Herman Hitson – Let The Gods Sing | Album Review

Herman Hitson – Let The Gods Sing

Big Legal Mess – 2022


9 tracks; 35 minutes

Now in his eightieth year, Herman Hitson has lived an interesting life. Born in Philadelphia, raised in Jacksonville, Florida, the young Herman started playing in a band in 1959. He met and played with Jimi Hendrix, at one time sharing a room, and Hitson is thought to be the person who encouraged Hendrix to sing. Sessions recorded with Hitson, Lonnie Youngblood and others were later released as being by Hendrix, whereas it seems that all the guitar parts were, in fact, Hitson’s. Hitson has played with a host of luminaries, a list that includes Bobby Womack, Garnett Mimms and Wilson Pickett, and has released occasional music in recent years from his current base in Atlanta. On this disc Hitson recorded in Memphis with Will Sexton on guitar, Mark Edgar Stuart on bass, Will McCarley on drums and Al Gamble on organ; Art Edmaiston adds horns to a few tunes and there is one cut on which there are backing vocals from Marcella Simien and guitar by Jack Oblivian. Hitson plays guitar, mainly in wah-wah style, and sings. There are several songs reprized from Hitson’s previous recordings, including two from the controversial Free Spirit sessions, once attributed to Hendrix.

The title track appeared on Free Spirit and here opens the album, funk and soul edging towards psychedelic rock with Hitson’s wah-wah guitar and spacey keys; the title is the one line chorus, otherwise it’s an instrumental piece. “Ain’t No Other Way” was a 70’s single and this remake takes us into James Brown territory, including a “sock it to me” interjection and some riffing horns in the background, as well as some discordant guitar. Hitson’s take on “Back Door Man” retains some of the sense of menace contained in Howling Wolf’s original version though the dominant, swirling keys take us more towards The Doors’ version on their eponymous debut album. “All I Want Is You” is an uptempo soulful tune with more fine organ work and a singalong chorus that gives it a 60’s sound whilst “Feast Of Ants” is an instrumental crafted in the studio and credited to Hitson, Sexton, McCarley and Stuart, a tune with a rather menacing feel from Hitson’s eerie wah-wah guitar.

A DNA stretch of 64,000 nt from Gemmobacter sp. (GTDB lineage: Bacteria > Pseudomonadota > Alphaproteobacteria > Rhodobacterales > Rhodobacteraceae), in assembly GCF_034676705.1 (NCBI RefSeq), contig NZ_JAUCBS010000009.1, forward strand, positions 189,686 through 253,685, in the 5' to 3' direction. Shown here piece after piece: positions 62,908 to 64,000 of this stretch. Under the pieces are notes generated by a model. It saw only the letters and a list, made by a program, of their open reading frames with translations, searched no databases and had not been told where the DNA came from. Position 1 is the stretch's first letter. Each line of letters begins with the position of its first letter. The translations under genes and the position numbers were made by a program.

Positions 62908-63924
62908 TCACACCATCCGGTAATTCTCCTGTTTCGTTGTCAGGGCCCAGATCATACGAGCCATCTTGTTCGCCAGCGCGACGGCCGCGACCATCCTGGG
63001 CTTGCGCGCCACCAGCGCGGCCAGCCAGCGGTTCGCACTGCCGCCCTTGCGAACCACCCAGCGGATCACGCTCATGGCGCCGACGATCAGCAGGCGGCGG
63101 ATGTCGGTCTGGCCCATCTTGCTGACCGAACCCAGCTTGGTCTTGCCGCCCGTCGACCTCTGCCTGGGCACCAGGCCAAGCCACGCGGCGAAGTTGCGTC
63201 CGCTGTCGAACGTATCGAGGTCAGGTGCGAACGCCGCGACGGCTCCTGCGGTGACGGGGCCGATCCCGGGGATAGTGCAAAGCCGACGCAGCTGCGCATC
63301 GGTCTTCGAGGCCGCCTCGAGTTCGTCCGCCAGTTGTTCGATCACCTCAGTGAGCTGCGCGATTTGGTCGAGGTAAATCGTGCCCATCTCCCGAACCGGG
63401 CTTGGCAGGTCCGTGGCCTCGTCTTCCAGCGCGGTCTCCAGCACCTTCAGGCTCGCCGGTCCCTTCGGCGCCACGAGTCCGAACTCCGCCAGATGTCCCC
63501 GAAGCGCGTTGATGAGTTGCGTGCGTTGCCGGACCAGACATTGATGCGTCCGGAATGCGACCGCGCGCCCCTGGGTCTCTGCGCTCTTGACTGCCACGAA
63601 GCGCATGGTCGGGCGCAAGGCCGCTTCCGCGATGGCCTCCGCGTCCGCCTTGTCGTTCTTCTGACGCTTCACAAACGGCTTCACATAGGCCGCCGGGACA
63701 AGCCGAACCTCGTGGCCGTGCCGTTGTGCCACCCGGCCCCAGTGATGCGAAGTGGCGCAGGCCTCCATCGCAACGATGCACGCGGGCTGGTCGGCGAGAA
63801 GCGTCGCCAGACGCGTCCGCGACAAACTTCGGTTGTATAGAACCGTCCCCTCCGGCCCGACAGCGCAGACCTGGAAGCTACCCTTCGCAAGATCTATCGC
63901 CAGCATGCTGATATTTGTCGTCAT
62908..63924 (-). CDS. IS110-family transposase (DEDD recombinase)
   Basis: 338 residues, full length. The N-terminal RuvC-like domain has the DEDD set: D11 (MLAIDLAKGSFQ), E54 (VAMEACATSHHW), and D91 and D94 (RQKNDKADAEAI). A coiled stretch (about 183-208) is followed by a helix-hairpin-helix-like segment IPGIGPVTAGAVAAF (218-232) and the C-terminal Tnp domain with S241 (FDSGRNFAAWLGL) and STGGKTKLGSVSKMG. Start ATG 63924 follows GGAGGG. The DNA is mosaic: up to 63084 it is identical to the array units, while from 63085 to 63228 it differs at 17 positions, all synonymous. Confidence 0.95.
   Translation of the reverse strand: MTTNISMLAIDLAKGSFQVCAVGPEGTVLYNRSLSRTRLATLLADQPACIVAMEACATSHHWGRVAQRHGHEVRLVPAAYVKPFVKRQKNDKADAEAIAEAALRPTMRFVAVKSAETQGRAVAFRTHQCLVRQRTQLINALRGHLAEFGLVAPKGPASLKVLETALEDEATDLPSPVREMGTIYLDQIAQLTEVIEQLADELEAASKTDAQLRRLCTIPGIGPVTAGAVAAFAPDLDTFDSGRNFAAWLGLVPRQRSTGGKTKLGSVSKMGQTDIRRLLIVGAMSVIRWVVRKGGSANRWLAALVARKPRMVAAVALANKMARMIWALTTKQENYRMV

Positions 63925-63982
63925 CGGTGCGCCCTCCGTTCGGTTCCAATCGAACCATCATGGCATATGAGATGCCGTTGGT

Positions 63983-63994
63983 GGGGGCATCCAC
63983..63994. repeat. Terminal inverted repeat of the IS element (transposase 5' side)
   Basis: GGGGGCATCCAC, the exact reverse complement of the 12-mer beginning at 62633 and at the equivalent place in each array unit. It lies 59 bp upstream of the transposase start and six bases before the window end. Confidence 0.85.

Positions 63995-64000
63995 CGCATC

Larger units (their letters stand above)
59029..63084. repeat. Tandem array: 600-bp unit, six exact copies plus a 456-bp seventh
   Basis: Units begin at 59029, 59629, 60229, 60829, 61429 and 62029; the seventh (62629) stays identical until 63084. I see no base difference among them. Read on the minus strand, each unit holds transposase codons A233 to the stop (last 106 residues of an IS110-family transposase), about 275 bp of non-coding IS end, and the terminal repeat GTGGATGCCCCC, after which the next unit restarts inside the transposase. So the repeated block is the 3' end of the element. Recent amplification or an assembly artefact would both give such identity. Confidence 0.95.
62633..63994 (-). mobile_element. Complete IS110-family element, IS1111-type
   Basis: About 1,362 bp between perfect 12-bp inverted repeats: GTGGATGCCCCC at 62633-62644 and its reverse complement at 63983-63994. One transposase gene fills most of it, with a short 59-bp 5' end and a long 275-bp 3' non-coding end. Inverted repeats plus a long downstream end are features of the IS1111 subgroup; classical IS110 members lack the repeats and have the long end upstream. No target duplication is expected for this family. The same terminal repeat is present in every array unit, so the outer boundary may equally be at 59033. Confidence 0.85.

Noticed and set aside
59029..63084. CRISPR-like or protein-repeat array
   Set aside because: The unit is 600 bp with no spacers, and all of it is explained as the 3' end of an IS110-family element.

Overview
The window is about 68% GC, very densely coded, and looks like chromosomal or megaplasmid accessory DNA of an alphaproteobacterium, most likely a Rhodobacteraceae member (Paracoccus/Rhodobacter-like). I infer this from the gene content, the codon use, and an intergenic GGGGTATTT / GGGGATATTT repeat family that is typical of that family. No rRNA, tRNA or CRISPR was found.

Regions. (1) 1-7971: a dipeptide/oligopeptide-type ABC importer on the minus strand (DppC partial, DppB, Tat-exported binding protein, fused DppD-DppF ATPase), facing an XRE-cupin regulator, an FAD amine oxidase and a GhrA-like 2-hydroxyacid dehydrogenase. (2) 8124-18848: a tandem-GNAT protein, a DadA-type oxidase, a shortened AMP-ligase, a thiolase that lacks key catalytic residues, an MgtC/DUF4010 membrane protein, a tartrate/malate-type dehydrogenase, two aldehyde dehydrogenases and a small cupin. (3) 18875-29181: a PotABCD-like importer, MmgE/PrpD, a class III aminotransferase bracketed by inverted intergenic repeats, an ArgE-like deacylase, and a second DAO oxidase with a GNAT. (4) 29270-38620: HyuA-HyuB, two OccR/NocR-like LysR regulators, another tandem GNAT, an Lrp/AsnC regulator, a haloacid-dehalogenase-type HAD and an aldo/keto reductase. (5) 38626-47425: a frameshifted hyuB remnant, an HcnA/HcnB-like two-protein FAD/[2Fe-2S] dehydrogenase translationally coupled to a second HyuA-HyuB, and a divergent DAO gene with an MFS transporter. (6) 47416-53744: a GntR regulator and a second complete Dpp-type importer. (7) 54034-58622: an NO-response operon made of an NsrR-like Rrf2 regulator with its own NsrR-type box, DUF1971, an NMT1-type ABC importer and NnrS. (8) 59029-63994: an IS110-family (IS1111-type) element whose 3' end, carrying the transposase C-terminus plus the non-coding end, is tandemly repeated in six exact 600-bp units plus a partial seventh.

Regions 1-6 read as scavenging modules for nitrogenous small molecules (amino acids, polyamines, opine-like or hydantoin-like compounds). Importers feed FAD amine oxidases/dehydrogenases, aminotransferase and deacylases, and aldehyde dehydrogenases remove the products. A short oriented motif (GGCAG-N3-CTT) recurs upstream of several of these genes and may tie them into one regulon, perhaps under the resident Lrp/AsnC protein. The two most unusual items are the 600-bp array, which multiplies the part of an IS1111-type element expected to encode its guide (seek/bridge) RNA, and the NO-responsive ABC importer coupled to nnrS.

“Suspicious” is another from the Free Spirit album, once thought to be sung by Hendrix. Hitson states that Jimi was on the session but played bass only. Here the strong core riff and wah-wah underpin the whole song, Hitson almost speaking the lyrics which clearly display a degree of paranoia about his lady. The strongest cut on the album, for this reviewer, was “Bad Girl”, originally released as a single in 1970 and written by Lee Moses; Hitson is well supported by the backing vocals, swirling organ and a fine horn chart which combine to drive the song along impressively. Hitson’s strained vocals work well on a song with a suitably menacing feel, “Stray Bullet”, which may be autobiographical and relate to the time when Hitson’s girlfriend was killed and he was initially arrested for the crime, later to be found entirely innocent. The album closes with another instrumental entitled “Yampertown Funk”, echoes of James Brown sitting alongside more wah-wah guitar and the horns/organ combo.

It is always good to hear a veteran musician getting the chance to record in the later stages of their career and Music Maker Foundation is to be congratulated on bringing Herman Hitson back to our attention.

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